The eminent sociologist from Delhi’s Jawaharlal Nehru University and author of ‘The Revolution From Above – India’s Future and Citizen Elite’ argues that Sonia’s personal charisma and gravitas may still rescue the Congress. I am not so optimistic though. Although the Italian-born president of the governing party enjoys wide respect and admiration, especially since she spurned power ten years ago, I am not sure she can work her magic so late in the day. Besides, she has serious health issues and may not be capable or willing to take on the challenge. Also, the BJP has repeatedly made it clear that it will make her foreign origins and probably her Catholic faith an issue if she ever takes the plunge.

Anyway, all this remains in the realm of speculation of course. But unless the governing party takes some dramatic and extraordinary measures or at least joins hands with other secular political players, Modi’s capture of Delhi looks an increasing possibility.

However, as N Ram thoughtfully argues in The Hindu, “2002 as a legal, political, and moral problem will not go away in the conceivable future. The problem could only become more complicated, domestically and internationally, were Modi to become prime minister.”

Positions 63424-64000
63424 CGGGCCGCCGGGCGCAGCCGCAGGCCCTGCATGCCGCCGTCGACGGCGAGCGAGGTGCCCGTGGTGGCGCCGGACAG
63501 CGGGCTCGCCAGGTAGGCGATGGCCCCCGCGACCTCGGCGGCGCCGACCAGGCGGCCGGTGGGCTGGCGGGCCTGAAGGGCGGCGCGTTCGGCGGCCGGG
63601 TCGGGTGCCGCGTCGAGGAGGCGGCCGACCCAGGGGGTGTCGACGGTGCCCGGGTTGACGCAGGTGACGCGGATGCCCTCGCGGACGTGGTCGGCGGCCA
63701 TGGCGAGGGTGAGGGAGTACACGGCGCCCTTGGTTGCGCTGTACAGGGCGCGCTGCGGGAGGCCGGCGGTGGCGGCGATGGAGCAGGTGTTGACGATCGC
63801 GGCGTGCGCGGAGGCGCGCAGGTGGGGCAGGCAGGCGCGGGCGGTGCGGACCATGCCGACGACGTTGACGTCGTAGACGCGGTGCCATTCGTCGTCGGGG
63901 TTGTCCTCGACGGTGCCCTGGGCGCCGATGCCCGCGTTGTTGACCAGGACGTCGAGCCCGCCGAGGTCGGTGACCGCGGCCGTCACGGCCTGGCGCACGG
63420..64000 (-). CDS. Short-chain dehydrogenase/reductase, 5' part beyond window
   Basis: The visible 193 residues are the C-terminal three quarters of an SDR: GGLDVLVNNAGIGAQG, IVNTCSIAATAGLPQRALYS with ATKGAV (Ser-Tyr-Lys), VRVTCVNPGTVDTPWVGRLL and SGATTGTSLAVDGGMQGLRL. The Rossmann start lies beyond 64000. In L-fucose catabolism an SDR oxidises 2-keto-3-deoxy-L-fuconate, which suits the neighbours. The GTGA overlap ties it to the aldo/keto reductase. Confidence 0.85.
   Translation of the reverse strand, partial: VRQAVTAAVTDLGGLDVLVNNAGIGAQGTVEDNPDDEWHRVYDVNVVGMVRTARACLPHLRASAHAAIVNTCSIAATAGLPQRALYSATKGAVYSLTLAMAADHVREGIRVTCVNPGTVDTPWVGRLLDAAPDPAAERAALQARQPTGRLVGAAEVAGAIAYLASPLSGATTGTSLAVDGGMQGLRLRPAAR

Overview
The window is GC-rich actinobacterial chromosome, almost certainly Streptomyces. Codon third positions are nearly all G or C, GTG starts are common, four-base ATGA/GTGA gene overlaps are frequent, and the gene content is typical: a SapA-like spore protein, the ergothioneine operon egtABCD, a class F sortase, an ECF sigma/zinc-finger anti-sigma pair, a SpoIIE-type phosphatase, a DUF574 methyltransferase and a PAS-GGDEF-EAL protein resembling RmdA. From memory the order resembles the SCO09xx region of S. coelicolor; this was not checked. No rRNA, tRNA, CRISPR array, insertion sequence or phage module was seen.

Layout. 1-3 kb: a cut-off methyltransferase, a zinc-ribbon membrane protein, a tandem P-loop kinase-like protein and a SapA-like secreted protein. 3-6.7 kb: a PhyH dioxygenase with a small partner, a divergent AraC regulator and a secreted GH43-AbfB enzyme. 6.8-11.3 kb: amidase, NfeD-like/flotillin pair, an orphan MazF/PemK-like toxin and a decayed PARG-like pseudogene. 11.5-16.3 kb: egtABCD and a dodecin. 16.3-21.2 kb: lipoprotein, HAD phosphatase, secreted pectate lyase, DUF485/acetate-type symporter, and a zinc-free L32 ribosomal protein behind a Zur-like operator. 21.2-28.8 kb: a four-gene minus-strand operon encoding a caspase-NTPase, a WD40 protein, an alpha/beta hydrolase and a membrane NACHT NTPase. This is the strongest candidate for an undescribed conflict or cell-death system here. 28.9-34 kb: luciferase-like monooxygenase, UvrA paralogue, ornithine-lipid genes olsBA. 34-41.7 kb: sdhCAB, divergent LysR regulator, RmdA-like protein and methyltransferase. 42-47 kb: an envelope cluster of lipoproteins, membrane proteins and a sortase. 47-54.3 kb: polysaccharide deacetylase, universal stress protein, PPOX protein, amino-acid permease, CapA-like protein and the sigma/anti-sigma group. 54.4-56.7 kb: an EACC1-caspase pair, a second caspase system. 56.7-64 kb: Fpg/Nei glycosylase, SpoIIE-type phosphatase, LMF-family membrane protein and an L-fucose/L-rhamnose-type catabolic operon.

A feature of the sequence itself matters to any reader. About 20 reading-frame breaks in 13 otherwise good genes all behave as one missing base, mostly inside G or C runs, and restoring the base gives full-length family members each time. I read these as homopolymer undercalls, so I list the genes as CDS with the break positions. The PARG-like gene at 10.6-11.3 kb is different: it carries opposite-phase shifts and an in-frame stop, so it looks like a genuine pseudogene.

Terming the 2002 pogrom as the “elephant in the BJP’s parlor”, Ram argues: “There’s a strategic calculation behind the BJP prime ministerial candidate’s position on what happened in 2002. It is this benighted chapter in contemporary Indian history that appeals reflexively to the Parivar and feeds naturally into its core communal agenda. It’s this unbreakable genetic connection between 2002 and the present that makes it clear that a Modi prime ministership would be disastrous for democratic and secular India – where the Constitution’s most important commandment, that nobody is more or less equal than anyone else, can be honoured in principle as well as in practice.”

Rajmohan Gandhi, the Mahatma’s grandson and Sardar Patel’s biographer, would agree. Responding to the ongoing debate about the first home minister and the BJP’s brazen appropriation of his legacy, he told Karan Thapar: “Patel would not have recognised Modi as his ideological heir and wouldn’t have endorsed him.”

But that is unlikely to ruffle the man, who has taken so much in his stride over the past decade and more, or his powerful patrons.

The writer is a commentator on Middle East and South Asian affairs.